Every assembly has so-called "Display name". As of today, the display name of an assembly is shown as "name, Version=xx.xx.xx.xx, Culture=xx, PublicKeyToken=xx". It starts with a "name", then a bunch of "key=value" pairs, separated by comma. Thos keys are called "attributes". The "name" part needs a little explanation, while the other parts are obvious.

The "name" part is usually the file name of the assembly, excluding the extension. So for assembly foo.dll, the "name" part is "foo". Of course, since I said "usually", there are times when the "name" part is not the same as the file name excluding extension. I will discuss this in a bit.

Before we talk about that, first let's talk about what characters are allowed in the "name" part. We know the assembly will exist in file system in as a file. So the "name" must be acceptable by file system. This means path separators ('\' and '/') are illegal in the "name" part. The "name" may also need to be presented in an XML config file. So the characters in the "name" must be within the range defined by XML specification. Specifically,

http://www.w3.org/TR/REC-xml/

2.2 Characters

Character Range
[2]    Char    ::=    #x9 | #xA | #xD | [#x20-#xD7FF] | [#xE000-#xFFFD] | [#x10000-#x10FFFF] /* any Unicode character, excluding the surrogate blocks, FFFE, and FFFF. */

Now back to when the "name" part is different from the file name excluding extension. The display name must be able to round trip. Say you have an AssemblyName class, you can get its display name by calling either AssemblyName.FullName, or AssemblyName.ToString(). Now once you have the display name, you should be able to parse the display name, and get back the original AssemblyName class. If you can't do that, it will be utterly confusing.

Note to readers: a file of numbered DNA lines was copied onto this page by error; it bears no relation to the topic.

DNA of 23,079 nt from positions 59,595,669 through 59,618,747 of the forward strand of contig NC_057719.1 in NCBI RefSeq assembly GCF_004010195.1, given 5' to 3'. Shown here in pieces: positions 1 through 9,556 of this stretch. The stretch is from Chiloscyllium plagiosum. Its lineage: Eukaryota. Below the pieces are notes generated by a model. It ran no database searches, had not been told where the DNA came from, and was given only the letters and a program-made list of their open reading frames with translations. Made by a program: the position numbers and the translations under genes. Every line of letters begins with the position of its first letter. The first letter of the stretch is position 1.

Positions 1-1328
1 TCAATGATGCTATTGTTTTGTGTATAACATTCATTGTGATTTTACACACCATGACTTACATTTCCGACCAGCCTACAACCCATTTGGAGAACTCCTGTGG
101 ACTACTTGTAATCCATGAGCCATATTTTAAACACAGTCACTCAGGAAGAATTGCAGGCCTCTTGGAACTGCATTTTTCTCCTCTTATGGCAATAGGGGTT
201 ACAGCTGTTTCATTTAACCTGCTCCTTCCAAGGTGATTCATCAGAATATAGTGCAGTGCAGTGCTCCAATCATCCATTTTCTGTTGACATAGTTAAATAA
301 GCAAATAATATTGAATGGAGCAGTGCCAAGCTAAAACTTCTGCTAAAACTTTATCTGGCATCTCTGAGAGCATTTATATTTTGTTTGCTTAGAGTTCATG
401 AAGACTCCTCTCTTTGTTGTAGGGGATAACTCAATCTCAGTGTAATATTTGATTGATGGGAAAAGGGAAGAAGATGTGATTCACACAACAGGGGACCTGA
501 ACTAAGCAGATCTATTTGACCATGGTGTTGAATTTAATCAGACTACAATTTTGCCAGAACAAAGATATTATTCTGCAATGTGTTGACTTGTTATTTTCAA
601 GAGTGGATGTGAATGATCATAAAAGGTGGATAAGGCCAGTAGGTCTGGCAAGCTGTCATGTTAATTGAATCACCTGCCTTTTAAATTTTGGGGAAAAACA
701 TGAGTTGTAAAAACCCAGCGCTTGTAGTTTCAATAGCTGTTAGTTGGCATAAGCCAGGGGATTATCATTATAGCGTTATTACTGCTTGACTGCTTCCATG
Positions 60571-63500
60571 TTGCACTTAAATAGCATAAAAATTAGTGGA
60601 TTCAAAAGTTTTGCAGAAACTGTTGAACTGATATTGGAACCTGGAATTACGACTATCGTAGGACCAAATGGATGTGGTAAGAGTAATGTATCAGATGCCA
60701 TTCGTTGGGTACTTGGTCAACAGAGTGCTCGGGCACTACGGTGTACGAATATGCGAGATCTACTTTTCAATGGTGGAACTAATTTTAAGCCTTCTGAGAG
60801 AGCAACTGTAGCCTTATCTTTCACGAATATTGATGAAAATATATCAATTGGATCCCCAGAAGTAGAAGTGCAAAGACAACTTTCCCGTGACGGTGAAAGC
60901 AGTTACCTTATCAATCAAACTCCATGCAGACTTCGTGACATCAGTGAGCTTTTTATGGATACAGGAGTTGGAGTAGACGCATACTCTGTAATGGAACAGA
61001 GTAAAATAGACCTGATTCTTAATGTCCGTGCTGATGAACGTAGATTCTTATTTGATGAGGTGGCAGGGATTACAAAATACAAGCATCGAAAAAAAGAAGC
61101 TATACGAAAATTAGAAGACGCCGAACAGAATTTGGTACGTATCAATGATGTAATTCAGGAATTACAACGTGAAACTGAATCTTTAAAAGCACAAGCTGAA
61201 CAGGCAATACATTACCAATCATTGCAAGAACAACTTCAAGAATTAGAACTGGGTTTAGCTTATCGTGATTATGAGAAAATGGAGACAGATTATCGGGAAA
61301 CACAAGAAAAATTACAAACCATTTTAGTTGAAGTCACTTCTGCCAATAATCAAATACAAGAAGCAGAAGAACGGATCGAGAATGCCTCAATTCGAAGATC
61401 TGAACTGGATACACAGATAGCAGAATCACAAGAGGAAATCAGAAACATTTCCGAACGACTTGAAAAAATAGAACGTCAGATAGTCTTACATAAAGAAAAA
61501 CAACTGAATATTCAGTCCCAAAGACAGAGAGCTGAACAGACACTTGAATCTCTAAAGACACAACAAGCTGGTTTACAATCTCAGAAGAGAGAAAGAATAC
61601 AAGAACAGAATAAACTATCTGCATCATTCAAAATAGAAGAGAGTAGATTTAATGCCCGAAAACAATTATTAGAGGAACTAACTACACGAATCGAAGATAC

This requirement means we may have to escape a few characters. At minimum, we have to escape the comma character(',') when it is in the file name, since we are using the comma as the delimiter in assembly display name.

Here is an example:

C:\>more "test,comma.cs"
using System;
using System.Reflection;

class test
{
    public static void Main()
    {
        Console.WriteLine(Assembly.GetExecutingAssembly().FullName);
        Console.WriteLine(new AssemblyName(Assembly.GetExecutingAssembly().GetNa
me().FullName).FullName);
    }
}

C:\>"test,comma.exe"
test\,comma, Version=0.0.0.0, Culture=neutral, PublicKeyToken=null
test\,comma, Version=0.0.0.0, Culture=neutral, PublicKeyToken=null

You can see that we escaped the comma with character '\'. The example also shows we round tripped the display name.

The example is compiled and running under v2.0 beta1. In v1.0/v1.1, we did not handle comma in "name" correctly.

We did not provide a way to translate assembly display name to AssemblyName class in v1.0/v1.1. This is added in v2.0 (public AssemblyName(String assemblyName)).

You should never attempt to parse the display name manually. Use AssemblyName's constructor, and copy the interesting properties.

In v1.0/v1.1, if the display name contains attributes we don't understand, we will happily ignore those attributes. This has been causing problems for us. In v2.0, we change the behavior so that when we see unknown attributes, we will fail the parsing. If this causes problem for you, you can set registry [HKLM\Software\Microsoft\Fusion!UseLegacyIdentityFormat] to 1 to go back to the old behavior.

http://lab.msdn.microsoft.com/productfeedback/viewfeedback.aspx?feedbackid=bab82d4a-62c8-484a-a0aa-149646076b18 is an example when the new behavior breaks applications. But this is a rare example where the MSI package is mis-authored in the first place.